The answer is that it won’t necessarily succeed one of these days. Amnesty as we know it can go away, just like the guaranteed income. Here’s my tentative simple, four step plan:

1. Block “Legalization First” bill in this Congress. We don’t have to worry about Congress passing a bill that would take steps to prevent another illegal immigration wave and then only then offer legalization. Such an “enforcement first” approach–designed to prevent a repeat of 1986, when enforcement measures were dropped once amneesty took effect–is a deal-breaker for Democrats. Immigration activist Frank Sharry says “our bottom line … is an inclusive, immediate path to legal status for the 11 million, and an achievable and clear path to eventual citizenship.” Emphasis on “immediate.”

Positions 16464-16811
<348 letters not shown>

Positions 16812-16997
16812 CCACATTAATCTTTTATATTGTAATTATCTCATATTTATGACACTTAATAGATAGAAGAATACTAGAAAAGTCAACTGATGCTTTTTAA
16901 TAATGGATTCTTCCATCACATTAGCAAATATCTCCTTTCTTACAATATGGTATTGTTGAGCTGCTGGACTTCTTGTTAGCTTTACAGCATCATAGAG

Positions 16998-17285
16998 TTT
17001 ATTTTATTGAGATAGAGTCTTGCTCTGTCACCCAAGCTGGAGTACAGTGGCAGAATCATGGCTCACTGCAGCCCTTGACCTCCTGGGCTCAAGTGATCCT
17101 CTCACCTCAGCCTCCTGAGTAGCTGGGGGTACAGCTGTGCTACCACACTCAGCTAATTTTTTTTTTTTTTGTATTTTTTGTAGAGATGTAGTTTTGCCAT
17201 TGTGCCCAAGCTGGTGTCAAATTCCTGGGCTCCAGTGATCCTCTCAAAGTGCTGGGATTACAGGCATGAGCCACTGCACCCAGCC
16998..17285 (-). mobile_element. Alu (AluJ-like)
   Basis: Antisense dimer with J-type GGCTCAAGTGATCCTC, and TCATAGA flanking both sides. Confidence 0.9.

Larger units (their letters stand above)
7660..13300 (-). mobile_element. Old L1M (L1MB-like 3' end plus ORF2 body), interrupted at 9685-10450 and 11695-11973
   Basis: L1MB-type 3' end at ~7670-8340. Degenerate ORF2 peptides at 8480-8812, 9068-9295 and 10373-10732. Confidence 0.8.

2. Republicans hold on, and maybe even win the Senate in 2014, and hold on again in 2016. Sharry vows that if Republicans do block a bill, his side “will be kicking their ass” in 2014. But even pro-amnesty strategists like Mike Murphy concede that any ass-kicking is unlikely in the lower-turnout midterms. The presidential-year race of 2016 looks like the test. It’s entirely possible Republicans will nominate a candidate who embraces “legalization first,” while House members continue to display their current “tepid” enthusiasm. If they do and they retain their numbers, it’s unclear why even a President Rubio (let alone a President Clinton) would get them to change their minds.